Comparing is a popular pastime for bookworms.
Where would we be without our skilful analyses of which-book-is-the-best and is-this-the-next-Hunger-Games or which-book-about-dragons-is-better? Compare and judge. That’s what we do.
But do you ever read several books from the same author and compare them?
I don’t mean series. I mean standalone books.
For Ally Carter: Do you compare the Gallagher Girls to Heist Society? Both are about crime (though basically fighting on opposite sides.) Both are about geniuses.
For Dan Wells: Do you compare Partials and I Am Not A Serial Killer? There’s about zilch in common with them…except they have Dan Well’s awesome writing style. Partials is apocalyptic while I Am Not A Serial Killer is about…(I know this is a hard one to grasp): serial killers.
For Matthew Quick: Do you compare Forgive Me, Leonard Peacock and Boy21? They’re both contemporary and take a close look at mental illness, but Boy21 puts a sporty spin on it, while Leonard Peacock is a countdown to a murder/suicide.
I think it’s kind of natural to smush an author’s work together and compare it all.
Particularly if it’s a favourite author, right? Take Marissa Meyer for instance! She’s hard at work on her Lunar Chronicles, but she also has an Alice in Wonderland retelling coming out soon. Am I going to read it? HECK YEAH. I loved her previous work so of course I want more.
Will I compare it? Well, probably.
On purpose? Maybe not. It just happens.
But I feel sort of bad about comparing one author’s books.
I wouldn’t normally compare, say, apocalyptic books and paranormal thrillers. That doesn’t make sense! Yet, I’ve definitely done that with Dan Well’s books. And then there are expectations. If I love a book by an author and go to read more…I want that second book to be just-as-good or better!
But what if it’s a different style? What if it uses a subject I’m not normally interested in? What if it’s so different to the original work I read by that author that I just don’t like it not. at. all?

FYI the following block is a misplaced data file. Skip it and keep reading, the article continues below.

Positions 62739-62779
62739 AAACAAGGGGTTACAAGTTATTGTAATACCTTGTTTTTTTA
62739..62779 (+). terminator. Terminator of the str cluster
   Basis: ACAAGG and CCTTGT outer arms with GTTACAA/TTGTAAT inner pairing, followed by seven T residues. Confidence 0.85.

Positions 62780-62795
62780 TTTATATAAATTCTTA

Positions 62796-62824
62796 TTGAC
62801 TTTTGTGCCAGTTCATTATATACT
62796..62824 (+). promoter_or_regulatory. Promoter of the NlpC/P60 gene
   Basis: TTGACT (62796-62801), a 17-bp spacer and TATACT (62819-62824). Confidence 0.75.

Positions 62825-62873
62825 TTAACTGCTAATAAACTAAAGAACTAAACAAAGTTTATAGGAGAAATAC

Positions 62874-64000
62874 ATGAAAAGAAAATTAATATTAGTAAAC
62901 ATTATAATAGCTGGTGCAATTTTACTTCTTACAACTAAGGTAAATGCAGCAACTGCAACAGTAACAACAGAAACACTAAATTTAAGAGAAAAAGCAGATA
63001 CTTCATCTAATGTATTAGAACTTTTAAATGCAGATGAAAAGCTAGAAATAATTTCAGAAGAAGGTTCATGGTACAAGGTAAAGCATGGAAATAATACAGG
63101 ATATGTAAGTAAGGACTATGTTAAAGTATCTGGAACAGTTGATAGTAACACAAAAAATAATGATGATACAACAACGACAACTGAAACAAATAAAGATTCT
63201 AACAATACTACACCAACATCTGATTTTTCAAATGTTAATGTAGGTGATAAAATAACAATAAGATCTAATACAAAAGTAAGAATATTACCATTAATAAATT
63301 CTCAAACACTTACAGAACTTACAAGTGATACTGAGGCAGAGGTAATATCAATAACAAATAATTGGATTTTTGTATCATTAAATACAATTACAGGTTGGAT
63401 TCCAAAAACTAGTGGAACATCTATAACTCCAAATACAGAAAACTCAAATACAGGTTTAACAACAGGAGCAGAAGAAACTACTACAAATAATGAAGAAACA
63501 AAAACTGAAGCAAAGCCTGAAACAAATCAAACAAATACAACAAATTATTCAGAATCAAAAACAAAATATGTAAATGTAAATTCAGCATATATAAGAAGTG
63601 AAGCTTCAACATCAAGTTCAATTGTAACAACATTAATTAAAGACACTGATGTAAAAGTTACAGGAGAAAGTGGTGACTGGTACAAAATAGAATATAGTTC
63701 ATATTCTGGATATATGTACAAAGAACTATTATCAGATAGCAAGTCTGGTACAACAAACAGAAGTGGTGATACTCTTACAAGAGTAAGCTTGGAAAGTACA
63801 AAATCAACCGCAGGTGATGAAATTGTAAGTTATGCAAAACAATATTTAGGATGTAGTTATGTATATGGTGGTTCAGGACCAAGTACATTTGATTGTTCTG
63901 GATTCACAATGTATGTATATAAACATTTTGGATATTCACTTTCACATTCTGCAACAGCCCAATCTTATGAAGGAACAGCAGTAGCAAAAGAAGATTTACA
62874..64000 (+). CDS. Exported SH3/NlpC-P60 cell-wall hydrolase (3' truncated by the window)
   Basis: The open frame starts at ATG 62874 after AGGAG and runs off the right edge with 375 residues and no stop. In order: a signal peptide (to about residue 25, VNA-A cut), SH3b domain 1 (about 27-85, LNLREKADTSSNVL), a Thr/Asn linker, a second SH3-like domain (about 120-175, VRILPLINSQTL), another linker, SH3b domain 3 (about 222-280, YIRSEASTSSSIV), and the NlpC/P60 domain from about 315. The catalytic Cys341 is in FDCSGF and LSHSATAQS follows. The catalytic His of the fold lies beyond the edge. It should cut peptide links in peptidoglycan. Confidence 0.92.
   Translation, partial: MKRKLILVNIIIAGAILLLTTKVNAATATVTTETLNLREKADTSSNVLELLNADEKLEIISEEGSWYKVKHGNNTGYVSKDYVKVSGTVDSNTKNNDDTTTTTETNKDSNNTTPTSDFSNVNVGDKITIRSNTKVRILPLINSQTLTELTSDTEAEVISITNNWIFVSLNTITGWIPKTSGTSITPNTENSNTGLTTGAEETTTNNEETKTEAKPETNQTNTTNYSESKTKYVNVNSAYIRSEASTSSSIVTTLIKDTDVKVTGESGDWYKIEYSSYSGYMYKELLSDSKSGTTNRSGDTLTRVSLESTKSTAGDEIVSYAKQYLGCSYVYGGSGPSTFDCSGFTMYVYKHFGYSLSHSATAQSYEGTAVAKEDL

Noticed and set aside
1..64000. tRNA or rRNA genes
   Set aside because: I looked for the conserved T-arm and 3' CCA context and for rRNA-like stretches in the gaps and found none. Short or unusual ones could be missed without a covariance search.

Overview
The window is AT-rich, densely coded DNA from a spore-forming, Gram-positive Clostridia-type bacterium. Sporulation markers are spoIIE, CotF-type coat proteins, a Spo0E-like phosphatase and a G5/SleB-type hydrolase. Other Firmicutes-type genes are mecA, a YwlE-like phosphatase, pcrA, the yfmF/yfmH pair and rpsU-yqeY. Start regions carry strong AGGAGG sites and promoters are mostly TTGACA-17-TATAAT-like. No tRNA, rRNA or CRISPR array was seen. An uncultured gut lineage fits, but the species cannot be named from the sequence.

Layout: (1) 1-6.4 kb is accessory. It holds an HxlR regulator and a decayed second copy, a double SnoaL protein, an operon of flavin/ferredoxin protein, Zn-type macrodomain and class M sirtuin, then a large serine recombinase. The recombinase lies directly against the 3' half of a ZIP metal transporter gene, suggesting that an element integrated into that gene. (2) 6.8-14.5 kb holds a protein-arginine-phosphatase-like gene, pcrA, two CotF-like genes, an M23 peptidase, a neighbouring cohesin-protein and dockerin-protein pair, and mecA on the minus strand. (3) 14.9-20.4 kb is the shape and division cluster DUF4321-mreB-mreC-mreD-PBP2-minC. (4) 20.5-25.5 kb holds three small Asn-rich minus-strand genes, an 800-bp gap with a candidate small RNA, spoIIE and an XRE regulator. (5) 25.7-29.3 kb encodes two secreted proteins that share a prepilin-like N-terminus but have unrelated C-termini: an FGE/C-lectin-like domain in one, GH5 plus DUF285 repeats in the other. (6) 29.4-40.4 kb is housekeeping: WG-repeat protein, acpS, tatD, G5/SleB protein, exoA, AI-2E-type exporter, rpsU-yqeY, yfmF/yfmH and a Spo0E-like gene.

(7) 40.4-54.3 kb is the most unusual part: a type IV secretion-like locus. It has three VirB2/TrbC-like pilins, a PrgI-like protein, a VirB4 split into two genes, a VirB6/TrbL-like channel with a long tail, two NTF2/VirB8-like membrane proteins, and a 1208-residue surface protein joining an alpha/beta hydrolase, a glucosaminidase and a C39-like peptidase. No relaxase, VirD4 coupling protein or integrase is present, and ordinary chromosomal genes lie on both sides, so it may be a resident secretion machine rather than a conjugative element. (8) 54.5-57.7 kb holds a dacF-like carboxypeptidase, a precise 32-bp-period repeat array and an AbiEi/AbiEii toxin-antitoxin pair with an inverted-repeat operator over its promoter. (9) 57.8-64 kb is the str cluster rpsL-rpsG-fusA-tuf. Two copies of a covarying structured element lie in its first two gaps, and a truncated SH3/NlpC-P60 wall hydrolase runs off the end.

With your Sherlock skills, you’ve figured out I just finished reading a Matthew Quick book, right?
I read Forgive Me, Leonard Peacock earlier this year. Then, just now, I’ve finished a review copy (thanks Hachette Australia!) I read Boy21. I was freakishly excited for my 2nd Matthew Quick book, because I rated Leonard 5-stars!
But…Boy21 was about basketball.
I hate basketball.
This is what happens to me when I’m subjected to sports:
Absolutely hopeless, I am.
So, naturally, I spent my whole time comparing these two books and feeling very let down because Boy21 wasn’t meeting my expectations.
But maybe I shouldn’t be comparing them, right?! They are both hugely different books, with different story-arcs, different social dynamics, different character developments. THEY’RE DIFFERENT. But I compared them. And I got let down. It was tragic and I took a moment to wipe a tear of self-pity from my eye.
Don’t get me wrong! Boy21 wasn’t a bad book! I really enjoyed the characters, and seriously, let me be best friends with Finley (the narrator). He’s the kind of quiet but steady dude, who puts others first and volunteers to quietly take the backseat. He’s freakishly amazing. (And usually I get mad at characters who seem so “perfect”, but you can’t be mad at Finley. You can only love him.)
Maybe it was the pace? Leonard Peacock took place over ONE DAY. I know, right?! One day of freakish tension that reached a pinnacle and then — ha. I’m not going to tell you what happens. Whereas Boy21 took place over months, and was quite reflective. It was a quiet book. Even though the ending was rather dramatic.
Maybe it was just that: I don’t like basketball.
I’m probably always going to compare an author’s books together, even if I don’t mean to.
And do check out Boy21 by Matthew Quick sometime, okay?! I want to hear your opinions on it. And you can read my full review on Goodreads if you want to know the nitty gritties of what I loved and what made me twitchy.
It’s never been easy for Finley, particularly at home. But two things keep him going: his place on the basketball team and his girlfriend, Erin – the light in even the darkest of his days.
Then Russ arrives. He answers only to Boy21, claims to be from outer space, and also has a past he wants to escape. He’s one of the best high school basketball players in the country and threatens to steal Finley’s starting position.
Against all the odds, Russ and Finley become friends. Russ could change everything for Finley, both for better and for worse. But sometimes the person you least expect can give you the courage to face what’s gone before …and work out where you’re going next.
Cait played soccer once upon a time. Not properly. Just regularly, with friends in a backyard. She enjoys DOING it, just not watching other people do it. (Although, she did bust her foot once and bruised it sooo badly it swelled up twice it’s size. Did she limp off the field? No. She kicked with her other foot.) She now has a hankering to read Silver Linings Playbook by…you guessed it! Matthew Quick. Mm…let’s add it to the towering TBR.